The ranger assessed my injuries and said that a helicopter was only two minutes out. I told him I didn’t want a helicopter because I didn’t know whether it was covered by my insurance. He said, “You are either going on a stretcher or in a helicopter.” He radioed for the helicopter to turn back but it came anyway. It flew by me lying there on the ground and came back for a second look. I didn’t want the pilot to think I was dead or unconscious, so I took off my hat that was covering my face to shield my eyes from the sun and waved it in the air. The helicopter landed about fifty feet from me, and the occupants came and visited with me, assessing my overall condition.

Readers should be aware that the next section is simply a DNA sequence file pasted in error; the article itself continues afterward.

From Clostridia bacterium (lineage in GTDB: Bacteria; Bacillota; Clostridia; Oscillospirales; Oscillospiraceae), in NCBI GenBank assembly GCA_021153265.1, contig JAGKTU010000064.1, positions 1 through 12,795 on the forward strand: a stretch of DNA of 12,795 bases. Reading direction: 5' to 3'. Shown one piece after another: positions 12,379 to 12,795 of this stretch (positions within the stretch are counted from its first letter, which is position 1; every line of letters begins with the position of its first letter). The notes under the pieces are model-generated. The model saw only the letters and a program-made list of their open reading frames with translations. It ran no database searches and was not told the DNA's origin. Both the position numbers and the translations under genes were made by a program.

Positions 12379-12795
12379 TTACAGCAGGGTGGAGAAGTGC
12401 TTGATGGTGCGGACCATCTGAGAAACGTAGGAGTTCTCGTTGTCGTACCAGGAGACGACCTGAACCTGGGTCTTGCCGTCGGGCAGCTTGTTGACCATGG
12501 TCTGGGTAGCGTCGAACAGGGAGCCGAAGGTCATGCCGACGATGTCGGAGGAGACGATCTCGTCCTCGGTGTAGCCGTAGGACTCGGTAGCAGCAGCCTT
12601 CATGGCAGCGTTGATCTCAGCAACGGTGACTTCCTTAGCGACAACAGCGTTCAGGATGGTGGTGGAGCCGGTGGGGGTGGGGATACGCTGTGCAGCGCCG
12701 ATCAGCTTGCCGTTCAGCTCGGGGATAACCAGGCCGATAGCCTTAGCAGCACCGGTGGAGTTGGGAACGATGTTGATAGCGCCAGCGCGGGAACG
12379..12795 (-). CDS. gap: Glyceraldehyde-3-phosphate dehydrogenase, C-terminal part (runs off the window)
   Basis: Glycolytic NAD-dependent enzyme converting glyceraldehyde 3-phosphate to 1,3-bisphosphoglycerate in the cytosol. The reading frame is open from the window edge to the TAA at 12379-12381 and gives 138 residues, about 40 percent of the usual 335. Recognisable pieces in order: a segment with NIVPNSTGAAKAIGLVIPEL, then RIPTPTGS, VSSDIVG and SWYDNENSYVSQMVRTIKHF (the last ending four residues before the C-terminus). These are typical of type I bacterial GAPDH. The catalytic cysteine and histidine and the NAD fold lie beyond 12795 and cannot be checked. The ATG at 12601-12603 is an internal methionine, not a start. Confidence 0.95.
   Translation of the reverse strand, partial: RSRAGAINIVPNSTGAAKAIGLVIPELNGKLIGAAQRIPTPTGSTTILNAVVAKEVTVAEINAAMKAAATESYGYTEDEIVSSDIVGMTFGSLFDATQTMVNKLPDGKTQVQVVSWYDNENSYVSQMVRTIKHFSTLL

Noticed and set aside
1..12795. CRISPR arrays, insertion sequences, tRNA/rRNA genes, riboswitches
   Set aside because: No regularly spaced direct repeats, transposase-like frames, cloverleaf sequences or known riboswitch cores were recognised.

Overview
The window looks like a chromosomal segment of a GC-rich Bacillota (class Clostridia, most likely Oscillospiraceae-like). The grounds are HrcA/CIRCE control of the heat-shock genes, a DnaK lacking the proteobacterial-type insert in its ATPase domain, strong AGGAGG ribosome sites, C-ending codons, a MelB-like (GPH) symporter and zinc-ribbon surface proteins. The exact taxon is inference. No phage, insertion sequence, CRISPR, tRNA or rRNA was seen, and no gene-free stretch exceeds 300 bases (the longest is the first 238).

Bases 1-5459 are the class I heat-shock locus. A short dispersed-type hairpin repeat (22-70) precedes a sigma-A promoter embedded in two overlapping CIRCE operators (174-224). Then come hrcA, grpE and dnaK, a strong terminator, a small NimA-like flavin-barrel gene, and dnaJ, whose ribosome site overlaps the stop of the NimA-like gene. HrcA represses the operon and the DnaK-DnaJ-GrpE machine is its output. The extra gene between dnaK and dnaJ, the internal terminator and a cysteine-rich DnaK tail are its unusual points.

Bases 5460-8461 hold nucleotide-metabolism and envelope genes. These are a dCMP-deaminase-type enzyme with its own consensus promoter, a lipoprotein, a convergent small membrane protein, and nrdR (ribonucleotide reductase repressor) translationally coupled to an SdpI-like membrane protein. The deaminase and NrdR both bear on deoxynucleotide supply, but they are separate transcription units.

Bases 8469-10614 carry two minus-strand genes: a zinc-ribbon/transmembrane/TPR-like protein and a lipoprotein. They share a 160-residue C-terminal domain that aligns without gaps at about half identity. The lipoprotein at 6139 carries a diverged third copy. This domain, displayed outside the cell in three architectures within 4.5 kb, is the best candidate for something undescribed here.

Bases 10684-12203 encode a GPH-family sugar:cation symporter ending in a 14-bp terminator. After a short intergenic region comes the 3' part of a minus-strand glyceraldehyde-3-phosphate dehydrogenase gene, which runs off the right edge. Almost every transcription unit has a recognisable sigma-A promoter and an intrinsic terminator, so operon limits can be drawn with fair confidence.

I must have looked a sight to them. The hundred-foot rope that I had bunched up inside my shirt for warmth the night before made me look pregnant. The sleeves of my shirt were torn at the elbow, and I had dried blood staining my left shirt sleeve and hand. I explained to them that I was on blood thinners and the cuts and scrapes were superficial. Other dialogue took place, but I won’t bore you with the chatter, but just to say the men who responded to my situation could not have been nicer. Royce, the Ranger who first found me, asked, “Do you know where you are?” I said, “Yes I know exactly where I am and exactly where I have been.” I don’t think I could have been placed in better hands. Reflecting on the situation, I still get teary-eyed just thinking of how kind and gentle all the rescue personnel were to me. After some discussion, the decision was made by them to load me into the helicopter and transport me up to my Jeep about a half-mile away. The pilot said, “This is a sheriff’s helicopter, not a search and rescue unit, and there will be no charge for the ride.” After a short ride, I was back at the Jeep sitting on the front bumper drinking more water offered by the rangers. The only negative part of my experience with officers on the scene was a lecture Bill and I received from the Kane County sheriff’s deputy about not being properly prepared and all the resources and manpower that were consumed in the “Where’s Mack” saga. I had nothing to offer or defend so I just listened and remained silent.